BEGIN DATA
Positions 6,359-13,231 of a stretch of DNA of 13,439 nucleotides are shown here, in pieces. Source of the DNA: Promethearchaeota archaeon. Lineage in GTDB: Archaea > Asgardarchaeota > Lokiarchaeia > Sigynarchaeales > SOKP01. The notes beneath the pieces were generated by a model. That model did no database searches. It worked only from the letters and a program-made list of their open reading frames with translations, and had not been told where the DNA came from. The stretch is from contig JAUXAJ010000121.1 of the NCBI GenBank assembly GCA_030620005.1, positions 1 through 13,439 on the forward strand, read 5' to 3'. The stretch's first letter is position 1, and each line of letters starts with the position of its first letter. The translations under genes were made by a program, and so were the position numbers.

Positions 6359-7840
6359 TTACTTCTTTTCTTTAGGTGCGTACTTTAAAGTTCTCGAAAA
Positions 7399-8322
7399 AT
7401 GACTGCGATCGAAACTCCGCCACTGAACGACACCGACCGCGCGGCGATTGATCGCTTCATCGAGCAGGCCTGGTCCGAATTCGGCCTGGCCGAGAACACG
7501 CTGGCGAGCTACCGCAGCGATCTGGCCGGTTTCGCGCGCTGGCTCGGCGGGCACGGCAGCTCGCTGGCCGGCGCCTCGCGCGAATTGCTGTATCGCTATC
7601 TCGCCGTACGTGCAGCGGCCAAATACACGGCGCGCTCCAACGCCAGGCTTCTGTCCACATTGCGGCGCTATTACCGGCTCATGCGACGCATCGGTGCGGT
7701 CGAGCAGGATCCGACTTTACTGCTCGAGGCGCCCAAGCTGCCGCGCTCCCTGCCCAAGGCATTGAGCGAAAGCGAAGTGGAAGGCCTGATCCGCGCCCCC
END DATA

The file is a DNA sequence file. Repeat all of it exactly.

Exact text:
Positions 6,359-13,231 of a stretch of DNA of 13,439 nucleotides are shown here, in pieces. Source of the DNA: Promethearchaeota archaeon. Lineage in GTDB: Archaea > Asgardarchaeota > Lokiarchaeia > Sigynarchaeales > SOKP01. The notes beneath the pieces were generated by a model. That model did no database searches. It worked only from the letters and a program-made list of their open reading frames with translations, and had not been told where the DNA came from. The stretch is from contig JAUXAJ010000121.1 of the NCBI GenBank assembly GCA_030620005.1, positions 1 through 13,439 on the forward strand, read 5' to 3'. The stretch's first letter is position 1, and each line of letters starts with the position of its first letter. The translations under genes were made by a program, and so were the position numbers.

Positions 6359-7840
6359 TTACTTCTTTTCTTTAGGTGCGTACTTTAAAGTTCTCGAAAA
Positions 7399-8322
7399 AT
7401 GACTGCGATCGAAACTCCGCCACTGAACGACACCGACCGCGCGGCGATTGATCGCTTCATCGAGCAGGCCTGGTCCGAATTCGGCCTGGCCGAGAACACG
7501 CTGGCGAGCTACCGCAGCGATCTGGCCGGTTTCGCGCGCTGGCTCGGCGGGCACGGCAGCTCGCTGGCCGGCGCCTCGCGCGAATTGCTGTATCGCTATC
7601 TCGCCGTACGTGCAGCGGCCAAATACACGGCGCGCTCCAACGCCAGGCTTCTGTCCACATTGCGGCGCTATTACCGGCTCATGCGACGCATCGGTGCGGT
7701 CGAGCAGGATCCGACTTTACTGCTCGAGGCGCCCAAGCTGCCGCGCTCCCTGCCCAAGGCATTGAGCGAAAGCGAAGTGGAAGGCCTGATCCGCGCCCCC